Cheers,

Bill

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The cockpit looks very impressive, Bill.

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Lovely work there. Sounds a bit gash but could you tilt the seat bases slightly to give the effect of the offset?

Re the intakes, here's an image of the XN957 at FAAM, to me the intake looks a dull metal colour.

It's not a great image but I've uploaded full rez so that it can be zoomed in on

28435891003_d1d406bc50_c.jpgBuccaneer S.1 XN957 30 Oct 09 by James Thomas, on Flickr

I'm due to visit again, can always poke a camera down there, but you will have probably progressed by then!

Have you choosen a particular scheme yet?

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Looking good Bill and I`ll be following you closely on this one! My claim to fame on this kit is that I provided the slide for the box artwork and helped a bit with some schemes!

I have always wanted to model a Bucc S.1 but unfortunately the upper and lower fuselage parts of my kit do not match at all and while trying to bend the bottom one into a more fitting shape using hot water I accidentally ripped/cracked the fuselage,......so the kit has been set aside for now while I think about what to do next! Bum!

Good luck with yours mate,

Tony

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Very nice 'pit Bill - the decals look really effective. Are they Mike Grant's?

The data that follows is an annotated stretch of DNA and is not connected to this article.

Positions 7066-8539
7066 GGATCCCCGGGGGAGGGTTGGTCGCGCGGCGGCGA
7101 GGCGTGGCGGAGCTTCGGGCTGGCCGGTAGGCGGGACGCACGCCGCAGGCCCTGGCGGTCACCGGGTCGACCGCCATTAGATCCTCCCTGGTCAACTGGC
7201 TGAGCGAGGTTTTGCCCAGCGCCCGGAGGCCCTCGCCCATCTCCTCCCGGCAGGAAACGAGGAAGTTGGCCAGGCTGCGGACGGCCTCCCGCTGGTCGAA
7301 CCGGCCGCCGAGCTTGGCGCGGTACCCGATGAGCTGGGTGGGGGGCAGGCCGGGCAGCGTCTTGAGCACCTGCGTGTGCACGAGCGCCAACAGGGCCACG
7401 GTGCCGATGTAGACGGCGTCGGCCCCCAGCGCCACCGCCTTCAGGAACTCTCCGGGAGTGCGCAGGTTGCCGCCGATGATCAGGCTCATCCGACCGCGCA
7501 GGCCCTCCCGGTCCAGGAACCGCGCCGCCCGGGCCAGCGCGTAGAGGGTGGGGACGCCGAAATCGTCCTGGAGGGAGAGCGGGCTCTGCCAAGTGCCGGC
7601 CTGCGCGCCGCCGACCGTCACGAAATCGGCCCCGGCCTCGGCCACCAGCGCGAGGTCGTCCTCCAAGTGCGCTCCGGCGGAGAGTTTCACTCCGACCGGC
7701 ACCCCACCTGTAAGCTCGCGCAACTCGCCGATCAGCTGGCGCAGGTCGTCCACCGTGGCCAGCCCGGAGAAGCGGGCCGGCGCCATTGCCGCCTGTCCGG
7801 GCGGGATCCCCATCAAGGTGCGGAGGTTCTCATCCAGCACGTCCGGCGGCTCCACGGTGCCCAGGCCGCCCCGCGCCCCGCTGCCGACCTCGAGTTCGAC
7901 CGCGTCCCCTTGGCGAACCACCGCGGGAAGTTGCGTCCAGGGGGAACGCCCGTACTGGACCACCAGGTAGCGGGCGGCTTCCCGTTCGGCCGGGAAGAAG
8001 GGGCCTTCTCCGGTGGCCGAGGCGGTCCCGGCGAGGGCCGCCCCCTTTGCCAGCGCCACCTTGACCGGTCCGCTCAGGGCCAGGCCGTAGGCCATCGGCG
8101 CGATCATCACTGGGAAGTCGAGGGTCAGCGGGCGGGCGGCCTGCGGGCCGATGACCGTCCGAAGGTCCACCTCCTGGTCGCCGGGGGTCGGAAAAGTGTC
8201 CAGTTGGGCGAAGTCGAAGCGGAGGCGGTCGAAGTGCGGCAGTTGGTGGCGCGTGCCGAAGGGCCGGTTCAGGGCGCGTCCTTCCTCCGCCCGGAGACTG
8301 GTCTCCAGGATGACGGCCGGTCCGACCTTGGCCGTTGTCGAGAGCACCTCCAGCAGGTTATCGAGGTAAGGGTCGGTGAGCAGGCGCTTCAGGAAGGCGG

Ooo, look at the lovely detail on the broken nose... just saying :whistle:

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On 8/17/2016 at 17:06, Beard said:

The cockpit looks very impressive, Bill.

 

Thanks. There is still lots more to do.

 

Just as a giggle, I made a copy of one of the photos, but scaled it to actual size. If you're using a 96 dpi monitor (typical Windows) then the length of the cockpit tub in the next photo should be 1.625 inches on your screen. That's what it is in real life. Looks a bit different, don't you think? (If your screen resolution is less than 96 dpi, then the photo will look larger, etc.)

 

IMG_0605_act_size

 

On 8/17/2016 at 17:37, 71chally said:

Lovely work there. Sounds a bit gash but could you tilt the seat bases slightly to give the effect of the offset?

Re the intakes, here's an image of the XN957 at FAAM, to me the intake looks a dull metal colour.

It's not a great image but I've uploaded full rez so that it can be zoomed in on

28435891003_d1d406bc50_c.jpgBuccaneer S.1 XN957 30 Oct 09 by James Thomas, on Flickr

I'm due to visit again, can always poke a camera down there, but you will have probably progressed by then!

Have you choosen a particular scheme yet?

 

I tried tilting the seats but they ended up looking...well, tilted. By removing some of the material from the starboard side of the rear seat, and from the port side of the front seat, here is what I ended up with during my S.2 build:

 

100_2206

 

It's enough so that the offset is noticeable, and that's what we're aiming for. You only have to remove a little more than a half millimetre from each seat.

That's a great picture of the S.1 at the FAA Museum, but the inside of the intakes look to me like they used to be painted in camouflage colours (EDSG and White) and it's been worn away. The boundary between the two colours is soft instead of a sharp line. Does anyone else see that? I could be completely wrong, and it's just a shadow or something. Personally, I think unpainted metal makes sense for these early aircraft.

 

As far as the scheme goes, right now I'm still planning on XN934, 801 Squadron, HMS Ark Royal, February-March 1963. This is one of the all-white aircraft that participated in the Carrier Deck Trials, I'll have the wings folded, speed brakes open, canopy open, and radome open. Here she is on the Ark: